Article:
These examples illustrate how biased planning favors longer-distance, motorized travel over shorter, active, affordable, energy efficient, less polluting, and healthier travel options, and sprawl over compact infill development. It's time for reform.
How did Vienna, Austria, substantially reduce car trips while increasing bicycling and trips taken by public transportation over 25 years? A new paper published in the International Journal of Sustainable Transportation provides answers.
International Journal of Sustainable Transportation
American motorists are enjoying the lowest gasoline prices in five years because OPEC chose not to reduce oil output in the hopes that decreased oil prices will be lower than the cost needed to frack oil from shale.
Vienna's two-decade-old quest to better balance access to city resources for men and women - called gender mainstreaming - has resulted in more than sixty pilot projects that are reshaping the Austrian capital.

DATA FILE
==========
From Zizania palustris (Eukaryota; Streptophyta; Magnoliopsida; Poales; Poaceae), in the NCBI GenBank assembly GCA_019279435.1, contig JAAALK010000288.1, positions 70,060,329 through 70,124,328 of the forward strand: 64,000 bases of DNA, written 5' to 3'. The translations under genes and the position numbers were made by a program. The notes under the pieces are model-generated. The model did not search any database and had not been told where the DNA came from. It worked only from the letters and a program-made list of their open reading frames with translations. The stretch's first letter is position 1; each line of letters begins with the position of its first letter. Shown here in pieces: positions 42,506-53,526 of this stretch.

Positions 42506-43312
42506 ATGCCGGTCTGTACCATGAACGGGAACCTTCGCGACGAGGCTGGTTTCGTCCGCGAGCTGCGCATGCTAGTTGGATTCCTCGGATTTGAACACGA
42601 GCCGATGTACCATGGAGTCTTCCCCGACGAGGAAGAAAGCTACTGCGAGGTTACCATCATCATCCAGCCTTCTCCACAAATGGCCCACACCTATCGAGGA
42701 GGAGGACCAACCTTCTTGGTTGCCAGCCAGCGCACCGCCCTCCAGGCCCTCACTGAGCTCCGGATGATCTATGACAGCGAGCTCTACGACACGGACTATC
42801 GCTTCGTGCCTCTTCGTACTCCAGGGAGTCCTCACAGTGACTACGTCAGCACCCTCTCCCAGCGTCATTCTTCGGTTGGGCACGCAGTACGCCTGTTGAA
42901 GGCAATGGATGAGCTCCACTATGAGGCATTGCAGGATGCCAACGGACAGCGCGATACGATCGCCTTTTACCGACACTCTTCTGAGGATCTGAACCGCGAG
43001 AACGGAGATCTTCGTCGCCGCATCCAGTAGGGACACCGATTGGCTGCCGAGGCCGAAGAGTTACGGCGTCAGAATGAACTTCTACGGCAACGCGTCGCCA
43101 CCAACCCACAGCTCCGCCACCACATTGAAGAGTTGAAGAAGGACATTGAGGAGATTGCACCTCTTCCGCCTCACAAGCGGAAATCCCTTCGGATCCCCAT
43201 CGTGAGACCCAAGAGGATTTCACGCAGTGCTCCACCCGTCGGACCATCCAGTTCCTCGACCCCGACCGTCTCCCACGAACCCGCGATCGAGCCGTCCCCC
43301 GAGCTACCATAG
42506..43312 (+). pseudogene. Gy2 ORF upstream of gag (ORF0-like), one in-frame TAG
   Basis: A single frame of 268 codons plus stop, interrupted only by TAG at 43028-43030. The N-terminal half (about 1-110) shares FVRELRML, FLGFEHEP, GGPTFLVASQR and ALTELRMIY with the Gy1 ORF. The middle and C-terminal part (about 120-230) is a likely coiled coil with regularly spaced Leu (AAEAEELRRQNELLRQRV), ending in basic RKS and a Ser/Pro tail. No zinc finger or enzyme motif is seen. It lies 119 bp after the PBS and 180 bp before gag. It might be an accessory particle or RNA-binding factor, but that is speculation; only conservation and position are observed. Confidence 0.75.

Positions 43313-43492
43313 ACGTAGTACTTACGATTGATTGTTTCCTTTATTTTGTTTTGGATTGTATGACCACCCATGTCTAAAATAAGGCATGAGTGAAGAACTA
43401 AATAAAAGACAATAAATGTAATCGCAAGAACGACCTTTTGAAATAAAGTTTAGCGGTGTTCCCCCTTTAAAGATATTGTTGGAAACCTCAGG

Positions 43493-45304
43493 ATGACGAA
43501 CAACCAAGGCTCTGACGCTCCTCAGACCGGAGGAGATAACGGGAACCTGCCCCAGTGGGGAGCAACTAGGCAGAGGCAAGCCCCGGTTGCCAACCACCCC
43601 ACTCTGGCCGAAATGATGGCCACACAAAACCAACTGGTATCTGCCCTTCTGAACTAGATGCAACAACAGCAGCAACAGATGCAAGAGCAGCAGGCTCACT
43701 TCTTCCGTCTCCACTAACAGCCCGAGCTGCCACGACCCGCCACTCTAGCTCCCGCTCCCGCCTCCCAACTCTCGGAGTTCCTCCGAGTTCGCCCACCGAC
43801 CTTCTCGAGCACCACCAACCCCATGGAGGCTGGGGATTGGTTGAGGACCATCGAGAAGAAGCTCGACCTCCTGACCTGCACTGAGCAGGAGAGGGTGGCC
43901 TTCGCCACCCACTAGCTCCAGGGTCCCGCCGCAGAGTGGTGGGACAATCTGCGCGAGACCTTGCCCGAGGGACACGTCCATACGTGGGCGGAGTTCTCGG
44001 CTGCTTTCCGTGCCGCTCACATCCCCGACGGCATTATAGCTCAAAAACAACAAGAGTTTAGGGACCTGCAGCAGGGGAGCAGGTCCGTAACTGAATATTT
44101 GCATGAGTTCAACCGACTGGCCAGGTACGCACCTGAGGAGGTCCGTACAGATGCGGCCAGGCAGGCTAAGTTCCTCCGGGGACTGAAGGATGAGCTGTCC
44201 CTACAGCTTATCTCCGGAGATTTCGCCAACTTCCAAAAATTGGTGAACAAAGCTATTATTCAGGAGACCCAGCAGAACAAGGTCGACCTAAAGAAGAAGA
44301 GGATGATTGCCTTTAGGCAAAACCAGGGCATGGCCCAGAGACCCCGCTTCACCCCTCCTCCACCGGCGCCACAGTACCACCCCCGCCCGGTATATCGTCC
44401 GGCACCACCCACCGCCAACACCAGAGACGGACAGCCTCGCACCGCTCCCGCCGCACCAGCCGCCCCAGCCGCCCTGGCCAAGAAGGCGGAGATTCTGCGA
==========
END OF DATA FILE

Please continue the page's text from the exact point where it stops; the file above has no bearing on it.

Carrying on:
Despite widespread budget woes and austerity programs, European cities are pushing forward with plans to reduce greenhouse gas emissions by retrofitting existing transit systems in a "slow-motion revolution" in electric transport, reports Erica Gies.
Could Vienna's century of experience in creating housing that is both affordable and attractive offers lessons for how the U.S. can address its growing affordability crisis? In the Austrian capital, more regulation, not less, leads to cheaper rents.